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For Fitbit, the known for years as the fitness wristband company, smartwatches are arguably make-or-break products. Its first launch, the Ionic, was mildly received last year—but its latest, the Versa, has been generally applauded since its arrival, at a $200 price point, in mid-March.
You can read more details by skimming reviews of the Versa, or just keep reading here, where we’ve summarised some of the key observations of a number of reviewers looking at the latest offering by FitBit. –
Some themes that kept coming up: The idea that the Versa, while not perfect, was a more-than-credible entry, an improvement from Fitbit’s previous Ionic phone, a legitimate Apple competitor, and a respectable value.
“It’s still far from perfect, and the company clearly has some important mountains to climb before the company has any real shot of challenging the Apple Watch’s throne,” Brian Heater wrote for TechCrunch. “But the Versa feels like a welcome do-over, and is exactly the kind of watch the company ought to have released in the first place.”
• Business Insider’s Avery Hartmans generally liked the design and style, though she found it a bit too reminiscent of the Apple Watch. She partiucarly liked the bands she chose: “I tried the Fitbit Versa in black with a metal mesh band for everyday wear and a white classic band for working out, she wrote. “The metal mesh band instantly elevated the watch. It didn’t look so much like a fitness tracker, but rather a fashionable watch that I was happy to wear every day.
“I was worried that Fitbit Versa would feel cheap, especially since it’s so lightweight and reasonably priced,” wrote Hartmans. “But the watch is sturdy and well made, and the stylish accessories helped it look and feel high end.”
And, from Yahoo Finance’s David Pogue: “Instead of being big, homely, angular and wrapping halfway around your wrist, the Versa is small, sweet and unbelievably light (eight-tenths of an ounce), even though it’s made of metal (aluminum).”
• PC Mag’s Victoria Song tested its use as a fitness tracker: “The Versa has a leg up on the smartwatch competition when it comes to fitness tracking. In a controlled, one-mile treadmill walk at 3.5 miles an hour, it logged 2,122 steps. By comparison, a Yamax SW-200 Digi-Walker recorded 2,172 steps on the same walk, for a difference of just 2.3 percent. On a one-mile run at 5 mph, it tracked 1,908 steps to the Yamax’s 1,967, for a difference of 3 percent. These are excellent results.”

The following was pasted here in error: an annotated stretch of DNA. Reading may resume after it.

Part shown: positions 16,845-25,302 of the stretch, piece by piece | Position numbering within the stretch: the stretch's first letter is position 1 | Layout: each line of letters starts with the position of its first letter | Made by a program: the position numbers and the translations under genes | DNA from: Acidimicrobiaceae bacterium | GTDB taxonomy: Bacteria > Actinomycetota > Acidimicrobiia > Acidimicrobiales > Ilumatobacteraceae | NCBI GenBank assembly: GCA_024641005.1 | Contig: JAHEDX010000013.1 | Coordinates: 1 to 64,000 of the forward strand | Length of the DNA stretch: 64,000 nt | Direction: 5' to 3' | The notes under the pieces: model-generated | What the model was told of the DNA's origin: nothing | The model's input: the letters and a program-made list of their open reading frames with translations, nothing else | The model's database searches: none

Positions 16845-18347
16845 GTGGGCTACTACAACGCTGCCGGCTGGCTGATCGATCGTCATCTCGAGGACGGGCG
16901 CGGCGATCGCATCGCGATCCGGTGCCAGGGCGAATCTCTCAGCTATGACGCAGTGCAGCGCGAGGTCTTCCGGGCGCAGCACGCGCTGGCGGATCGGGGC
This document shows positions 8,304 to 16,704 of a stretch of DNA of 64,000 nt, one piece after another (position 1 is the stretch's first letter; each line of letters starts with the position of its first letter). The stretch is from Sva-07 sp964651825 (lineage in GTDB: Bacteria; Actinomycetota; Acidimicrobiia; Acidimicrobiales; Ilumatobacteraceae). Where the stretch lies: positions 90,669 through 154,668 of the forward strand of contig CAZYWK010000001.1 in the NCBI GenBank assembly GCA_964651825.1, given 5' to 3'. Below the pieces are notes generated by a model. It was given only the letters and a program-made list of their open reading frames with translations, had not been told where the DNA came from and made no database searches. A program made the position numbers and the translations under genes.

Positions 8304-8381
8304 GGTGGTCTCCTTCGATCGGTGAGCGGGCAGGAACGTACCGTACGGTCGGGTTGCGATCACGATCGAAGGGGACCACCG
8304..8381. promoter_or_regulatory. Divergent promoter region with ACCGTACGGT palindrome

• The Verge’s Lauren Goode had a gripe about how text messages work on the Versa: “The way the Fitbit Versa handles notifications is bad, same as it was on the Ionic,” she wrote. “Text message notifications from iOS, in particular, are frustrating. They’re not remotely actionable on the watch, meaning there’s no way to respond to them. (The Versa doesn’t have a speaker or microphone.) Fitbit says that eventually it will roll out quick replies for Android phone users, but that won’t happen until May.”
• As a carrier of apps, noted MarketWatch’s Emily Bary, the Versa shows promise—but needs work. “Fitbit has been steadily boosting its app offerings since the Ionic’s debut last fall, but it still feels like there aren’t enough,” she wrote. “ Wearables in general are best for things you just need to glance at, but you’re out of luck if you want to, say, view your fantasy-team progress on the Versa. Other apps, while neat, don’t totally work on a smartwatch screen. A tennis app created by Fitbit’s Labs division, for example, did a great job at tracking forehands and backhands, but it wanted me to input who won each point, something that’s cumbersome to do in the middle of a match.”
• How long does the battery last? Writes Valentina Palladino for Ars Technica: “Fitbit promises the Versa will last more than four days on a single charge. After 2½ days of all-day and all-night use, my Versa was down to 56 percent. At that pace, it should fall in line with Fitbit’s estimate, easily making it past the four-day mark before needing to be charged. That’s great for a modern smartwatch, considering the Apple Watch Series 3 lasts about two days on a single charge, while many Android Wear devices demand charging every night.”
• The headline on Macworld’s Michael Simon’s review will surely please Fitbit: “The first non-Apple smartwatch that’s worth your time.”
“If you aren’t an Apple devotee, Versa is a no-brainer, but iPhone users who don’t want to spend $350 to $400 on an Apple Watch Series 3 should take a hard look at Fitbit’s new smartwatch,” Simonwrote. “And since it works across multiple platforms (iOS, Android, and any remaining Windows Phone users) you won’t be stuck with a piece of costume jewellery if you switch.”